The Stein Award is named in memory of Peter Gonville Stein, BA, LLB (Cantab); PhD (Aberdeen); QC; FBA; Honorary Fellow, ASLH, and eminent scholar of Roman law at the University of Cambridge, and made possible by a generous contribution from an anonymous donor. Read more about Dr. Stein here.
For the 2019 prize, the Stein Award Committee will accept nominations of any book (not including textbooks, critical editions, and collections of essays) that bears a copyright date of 2018 as it appears on the printed version of the book. Translations into English may be nominated, provided they are published within two years of the publication date of the original version.
Nominations for the Stein Award (including self-nominations) should be submitted by March 15, 2019. Please send an e-mail to the Committee at steinaward@aslh.net and include: (1) a curriculum vitae of the author (including the author’s e-mail address); and (2) the name, mailing address, e-mail address, and phone number of the contact person at the press who will provide the committee with two copies of the book. This person will be contacted shortly after the deadline. (If a title is short-listed, four further copies will be requested from the publisher.)
Please contact the committee chair, Matthew Mirow, with any questions at mirowm@fiu.edu.

Committee Members

  • Jisoo Kim (2017), The George Washington University
  • Jessica Marglin (2017), University of Southern California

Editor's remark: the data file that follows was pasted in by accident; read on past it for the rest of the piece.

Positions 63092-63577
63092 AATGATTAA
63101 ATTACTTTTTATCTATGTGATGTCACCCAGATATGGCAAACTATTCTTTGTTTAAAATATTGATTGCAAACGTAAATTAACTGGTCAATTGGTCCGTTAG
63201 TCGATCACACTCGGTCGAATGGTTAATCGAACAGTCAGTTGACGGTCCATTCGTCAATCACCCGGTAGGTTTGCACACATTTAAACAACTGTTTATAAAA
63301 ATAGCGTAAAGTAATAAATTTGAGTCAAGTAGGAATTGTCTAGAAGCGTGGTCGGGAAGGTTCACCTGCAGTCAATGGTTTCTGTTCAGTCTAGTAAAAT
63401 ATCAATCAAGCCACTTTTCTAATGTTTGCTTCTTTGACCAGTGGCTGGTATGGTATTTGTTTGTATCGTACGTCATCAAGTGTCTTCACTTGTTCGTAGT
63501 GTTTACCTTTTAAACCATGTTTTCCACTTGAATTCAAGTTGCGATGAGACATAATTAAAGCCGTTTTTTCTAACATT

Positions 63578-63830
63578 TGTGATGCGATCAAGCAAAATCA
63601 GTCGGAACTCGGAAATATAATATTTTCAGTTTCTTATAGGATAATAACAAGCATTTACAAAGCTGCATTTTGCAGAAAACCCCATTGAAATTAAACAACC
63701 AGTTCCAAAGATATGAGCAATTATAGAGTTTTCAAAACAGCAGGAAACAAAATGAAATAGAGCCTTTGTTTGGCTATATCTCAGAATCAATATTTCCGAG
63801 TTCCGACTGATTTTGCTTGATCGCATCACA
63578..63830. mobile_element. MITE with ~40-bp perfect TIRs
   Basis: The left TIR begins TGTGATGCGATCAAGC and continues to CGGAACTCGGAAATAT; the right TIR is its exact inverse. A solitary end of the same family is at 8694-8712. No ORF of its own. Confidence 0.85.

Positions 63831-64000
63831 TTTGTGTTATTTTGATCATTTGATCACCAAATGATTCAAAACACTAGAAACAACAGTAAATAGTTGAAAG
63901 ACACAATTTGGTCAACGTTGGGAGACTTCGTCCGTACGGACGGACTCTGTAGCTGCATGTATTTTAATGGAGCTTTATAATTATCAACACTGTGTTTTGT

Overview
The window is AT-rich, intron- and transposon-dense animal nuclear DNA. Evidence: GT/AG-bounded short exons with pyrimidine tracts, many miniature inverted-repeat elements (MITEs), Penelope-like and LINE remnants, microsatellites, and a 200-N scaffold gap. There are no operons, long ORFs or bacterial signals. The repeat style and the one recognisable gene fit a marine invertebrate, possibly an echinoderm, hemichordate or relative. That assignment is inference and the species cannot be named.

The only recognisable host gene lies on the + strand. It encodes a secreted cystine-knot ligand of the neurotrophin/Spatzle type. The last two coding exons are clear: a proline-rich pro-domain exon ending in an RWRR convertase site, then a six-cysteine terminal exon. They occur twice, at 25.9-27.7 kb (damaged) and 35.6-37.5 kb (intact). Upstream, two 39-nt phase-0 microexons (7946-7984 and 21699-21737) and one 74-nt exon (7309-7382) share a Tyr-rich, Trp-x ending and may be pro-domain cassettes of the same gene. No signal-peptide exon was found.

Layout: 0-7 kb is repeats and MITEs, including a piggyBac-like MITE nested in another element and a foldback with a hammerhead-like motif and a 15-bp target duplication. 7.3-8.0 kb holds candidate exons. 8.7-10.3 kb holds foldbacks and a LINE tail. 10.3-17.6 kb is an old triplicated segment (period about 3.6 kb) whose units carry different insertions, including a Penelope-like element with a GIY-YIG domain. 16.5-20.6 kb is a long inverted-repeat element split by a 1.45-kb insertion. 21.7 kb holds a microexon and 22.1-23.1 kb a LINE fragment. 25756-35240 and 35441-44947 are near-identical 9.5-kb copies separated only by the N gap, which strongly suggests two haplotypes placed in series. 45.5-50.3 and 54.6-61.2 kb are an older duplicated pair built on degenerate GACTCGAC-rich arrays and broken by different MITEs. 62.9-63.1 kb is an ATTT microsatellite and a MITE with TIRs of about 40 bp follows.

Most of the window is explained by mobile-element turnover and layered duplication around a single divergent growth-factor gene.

• Matthew C. Mirow (2017), Florida International University
  • Daniel Lord Smail (2017), Harvard University
  • David V. Williams (2017), University of Auckland
  • Rachel Jean Baptiste (2018), University of California, Davis

Friday, January 11, 2019

Call for Submissions: Preyer Award. American Society for Legal History



Call for Submissions: Preyer Award. American Society for Legal History
Submissions are welcome on any topic in legal, institutional and/or constitutional history.
Early career scholars, including those pursuing graduate or law degrees, those who have completed their terminal degree within the previous year, and those independent scholars
at a comparable stage, are eligible to apply. At the annual meeting of the Society two early career legal historians designated Kathryn T. Preyer Scholars will present what would normally be their first papers to the Society. While papers simultaneously submitted to the ASLH Program committee are eligible, Preyer Award winners must present their paper as part of the Preyer panel and will be removed from any other panel.
Submissions should be a single MS Word document consisting of a complete curriculum vitae, contact information, and a complete draft of the paper to be presented. Papers should not exceed 50 pages (12 point font, double-spaced) and must contain supporting documentation. In past competitions, the Committee has given preference to draft articles and essays, though the Committee will also consider shorter conference papers, as one of the criteria for selection will
be the suitability of the paper for reduction to a twenty-minute oral presentation. The deadline
for submission is MARCH 15, 2019.  The two Kathryn T. Preyer Scholars will receive an 500 cash award and reimbursement of expenses up to $750 for travel, hotels, and meals.
Each will present the paper that s/he submitted to the competition at the Society’s annual meeting. The Society’s journal, Law and History Review, has published several past winners of the Preyer competition, though it is under no obligation to do so.